- Physical therapy – can help retain muscle strength and flexibility, improve coordination, reduce spasticity, regain greater control over bladder and bowel function, and increase joint movement. Individuals are also taught to use assistive devices such as wheelchairs, canes, or braces.
- Occupational therapy – teaches people new ways to maintain or rebuild their independence by participating in meaningful, self-directed, everyday tasks such as bathing, dressing, preparing meals, and house cleaning.
- Vocational therapy – involves offering instructions to help people develop and promote work skills, identify potential employers, and assist in job searches. Vocational therapists act as mediators between employees and employers to secure reasonable workplace accommodations.
- Psychotherapy – for people living with permanent includes strategies and tools to deal with stress and a wide range of emotions and behaviors.
Treatments are designed to address infections that may cause the disorder, reduce spinal cord inflammation, and manage and alleviate symptoms.
Initial treatments and management of the complications of transverse myelitis include:
- Intravenous corticosteroid drugs – may decrease swelling and inflammation in the spine and reduce immune system activity. Such drugs may include methylprednisolone or dexamethasone. These medications may also be given to reduce subsequent attacks of transverse myelitis in individuals with underlying disorders.
- Plasma exchange therapy – (plasmapheresis) may be used for people who don’t respond well to intravenous steroids. Plasmapheresis is a procedure that reduces immune system activity by removing plasma (the fluid in which blood cells and antibodies are suspended) and replacing it with special fluids, thus removing the antibodies and other proteins thought to be causing the inflammatory reaction.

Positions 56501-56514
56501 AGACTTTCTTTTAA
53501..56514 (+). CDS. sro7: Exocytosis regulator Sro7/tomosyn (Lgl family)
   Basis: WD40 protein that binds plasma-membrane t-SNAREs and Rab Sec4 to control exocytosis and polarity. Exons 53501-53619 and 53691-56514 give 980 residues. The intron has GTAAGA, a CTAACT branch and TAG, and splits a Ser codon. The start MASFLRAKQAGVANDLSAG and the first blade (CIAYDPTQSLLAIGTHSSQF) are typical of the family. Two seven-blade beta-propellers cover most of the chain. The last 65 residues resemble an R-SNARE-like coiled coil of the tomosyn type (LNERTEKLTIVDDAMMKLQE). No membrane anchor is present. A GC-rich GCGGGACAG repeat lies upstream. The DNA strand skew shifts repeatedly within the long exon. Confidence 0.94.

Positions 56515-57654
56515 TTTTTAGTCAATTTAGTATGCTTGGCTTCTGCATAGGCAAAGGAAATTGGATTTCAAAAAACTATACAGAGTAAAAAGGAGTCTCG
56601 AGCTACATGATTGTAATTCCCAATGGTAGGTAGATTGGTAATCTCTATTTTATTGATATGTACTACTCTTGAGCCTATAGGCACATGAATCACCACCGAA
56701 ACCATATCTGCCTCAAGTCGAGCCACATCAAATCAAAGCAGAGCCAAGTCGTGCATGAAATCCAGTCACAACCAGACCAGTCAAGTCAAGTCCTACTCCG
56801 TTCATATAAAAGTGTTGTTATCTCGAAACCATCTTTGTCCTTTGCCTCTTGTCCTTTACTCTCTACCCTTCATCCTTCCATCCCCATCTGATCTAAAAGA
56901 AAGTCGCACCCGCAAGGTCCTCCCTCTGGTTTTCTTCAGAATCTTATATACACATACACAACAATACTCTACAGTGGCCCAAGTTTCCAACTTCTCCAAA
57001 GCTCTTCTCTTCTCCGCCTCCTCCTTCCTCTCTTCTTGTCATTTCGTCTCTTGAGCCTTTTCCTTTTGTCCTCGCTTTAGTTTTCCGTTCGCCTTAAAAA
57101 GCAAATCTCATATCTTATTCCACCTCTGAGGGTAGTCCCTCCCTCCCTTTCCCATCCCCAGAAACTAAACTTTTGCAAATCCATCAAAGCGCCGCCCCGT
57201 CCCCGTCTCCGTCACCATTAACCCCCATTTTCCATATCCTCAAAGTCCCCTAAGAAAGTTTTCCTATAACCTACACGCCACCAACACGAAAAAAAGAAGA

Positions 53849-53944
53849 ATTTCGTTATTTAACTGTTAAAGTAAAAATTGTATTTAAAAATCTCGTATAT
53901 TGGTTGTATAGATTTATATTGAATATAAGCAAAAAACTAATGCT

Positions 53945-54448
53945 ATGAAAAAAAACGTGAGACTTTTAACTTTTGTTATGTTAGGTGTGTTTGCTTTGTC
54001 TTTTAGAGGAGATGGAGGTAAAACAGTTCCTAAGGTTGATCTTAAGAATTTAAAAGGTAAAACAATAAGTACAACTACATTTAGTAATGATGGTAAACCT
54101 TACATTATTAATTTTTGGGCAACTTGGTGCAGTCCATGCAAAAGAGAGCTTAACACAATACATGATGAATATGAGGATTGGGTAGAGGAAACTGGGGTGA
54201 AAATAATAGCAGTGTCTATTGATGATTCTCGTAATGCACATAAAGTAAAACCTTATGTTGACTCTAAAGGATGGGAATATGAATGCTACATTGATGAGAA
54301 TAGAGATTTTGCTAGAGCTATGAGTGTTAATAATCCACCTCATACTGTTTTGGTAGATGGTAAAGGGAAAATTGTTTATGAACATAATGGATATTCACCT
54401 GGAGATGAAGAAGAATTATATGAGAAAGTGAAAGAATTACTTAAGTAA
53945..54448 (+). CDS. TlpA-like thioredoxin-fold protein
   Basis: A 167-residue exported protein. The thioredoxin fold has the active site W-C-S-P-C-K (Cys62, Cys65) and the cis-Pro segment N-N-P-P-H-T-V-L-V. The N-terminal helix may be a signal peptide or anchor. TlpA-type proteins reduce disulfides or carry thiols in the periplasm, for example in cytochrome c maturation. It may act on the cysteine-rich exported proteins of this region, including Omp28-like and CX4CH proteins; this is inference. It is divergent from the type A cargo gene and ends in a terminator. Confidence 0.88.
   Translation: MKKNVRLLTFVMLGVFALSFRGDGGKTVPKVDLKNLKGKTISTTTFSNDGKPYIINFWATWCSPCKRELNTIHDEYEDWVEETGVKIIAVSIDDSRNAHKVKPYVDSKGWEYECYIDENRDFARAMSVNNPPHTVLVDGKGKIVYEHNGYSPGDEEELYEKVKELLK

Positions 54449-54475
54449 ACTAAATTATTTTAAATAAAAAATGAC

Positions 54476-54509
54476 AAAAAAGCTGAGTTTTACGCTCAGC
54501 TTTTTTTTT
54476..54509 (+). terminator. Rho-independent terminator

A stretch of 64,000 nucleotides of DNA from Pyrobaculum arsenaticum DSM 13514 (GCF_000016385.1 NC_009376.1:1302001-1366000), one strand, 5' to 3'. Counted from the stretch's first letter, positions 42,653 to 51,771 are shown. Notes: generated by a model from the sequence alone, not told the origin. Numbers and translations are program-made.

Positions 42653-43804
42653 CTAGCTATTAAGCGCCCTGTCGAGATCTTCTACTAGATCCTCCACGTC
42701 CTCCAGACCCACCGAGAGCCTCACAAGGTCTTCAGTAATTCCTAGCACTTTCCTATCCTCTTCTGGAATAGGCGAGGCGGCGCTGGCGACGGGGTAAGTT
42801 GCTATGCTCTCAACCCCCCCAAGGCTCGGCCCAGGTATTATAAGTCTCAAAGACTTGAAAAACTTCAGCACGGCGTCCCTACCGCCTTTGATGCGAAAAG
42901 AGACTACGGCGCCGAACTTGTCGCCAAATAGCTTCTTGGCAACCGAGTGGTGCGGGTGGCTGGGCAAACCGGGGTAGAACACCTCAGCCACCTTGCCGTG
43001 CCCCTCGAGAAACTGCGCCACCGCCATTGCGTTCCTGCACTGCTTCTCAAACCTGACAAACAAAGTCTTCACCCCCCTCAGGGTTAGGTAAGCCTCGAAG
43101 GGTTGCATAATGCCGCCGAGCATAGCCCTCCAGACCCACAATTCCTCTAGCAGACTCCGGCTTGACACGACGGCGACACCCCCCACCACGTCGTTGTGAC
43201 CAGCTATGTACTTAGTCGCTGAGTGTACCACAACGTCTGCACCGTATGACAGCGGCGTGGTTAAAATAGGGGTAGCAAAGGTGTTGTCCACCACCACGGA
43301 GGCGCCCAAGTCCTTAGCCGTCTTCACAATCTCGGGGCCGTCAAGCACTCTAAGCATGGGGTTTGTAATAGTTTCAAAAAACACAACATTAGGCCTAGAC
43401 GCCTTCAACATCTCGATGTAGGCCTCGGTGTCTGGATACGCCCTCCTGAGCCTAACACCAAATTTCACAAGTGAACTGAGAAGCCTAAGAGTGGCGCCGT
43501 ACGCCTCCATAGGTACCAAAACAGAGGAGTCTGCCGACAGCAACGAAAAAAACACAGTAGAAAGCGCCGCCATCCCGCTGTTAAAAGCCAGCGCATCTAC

- Intravenous immunoglobulin (IVIG) – is a treatment thought to reset the immune system. IVIG is a highly concentrated injection of antibodies pooled from many healthy donors that bind to the antibodies that may cause the disorder and remove them from circulation.
- Pain medicines – that can lessen muscle pain include acetaminophen, ibuprofen, and naproxen. Nerve pain may be treated with certain antidepressant drugs (such as duloxetine), muscle relaxants (such as baclofen, tizanidine, or cyclobenzaprine), and anticonvulsant drugs (such as gabapentin or pregabalin).
- Antiviral medications – may help individuals who have a viral infection of the spinal cord.
- Medications can treat other symptoms and complications – including incontinence, painful muscle contractions called tonic spasms, stiffness, sexual dysfunction, and depression.
Following initial therapy, it is a critical part to keep the person’s body functioning during the recovery period. This may require placing the person on a respirator in the uncommon scenario where breathing is significantly affected.
|High dose IV methylprednisolone||Acute||1 gm IV daily for 5 days with or without a taper||Observational studies|
|Plasma exchange||Acute as a rescue therapy||5 exchanges (each exchange 250 ml) over 5-10 days||Randomized trials in TM patients|
|Rituximab||Maintenance||1 gm (or 375 mg/m2) IV every 1-2 weeks for 2-4 weeks then redoes based on CD19 count (typically every 6-8 month) for ≤ 2 years||Several open label and retrospective clinical trials|
|Azathioprine||Maintenance||2 mg/kg PO divided BID (typically 100 mg BID) for ≤2 years||Observational studies|
|Mycophenolate||Maintenance||1-3 gm PO daily divided BID or TID for ≤2 years||Retrospective trial|
|Methotrexate||Maintenance||5-15 mg PO weekly for ≤2 years||Open label trial|
|Mitoxantrone||Maintenance||12 mg/m2 every 3 months (maximum dose 140 mg/m2)||Open label trial|
|Cyclophosphamide||Maintenance||0.5-1.5 mg/m2 (typically 1 gm) IV every month until absolute lymphocyte count<1000/mm3 (typically 6 cycles) or immunoablative dose of 200 mg/kg divided over 4 days||Open label trial|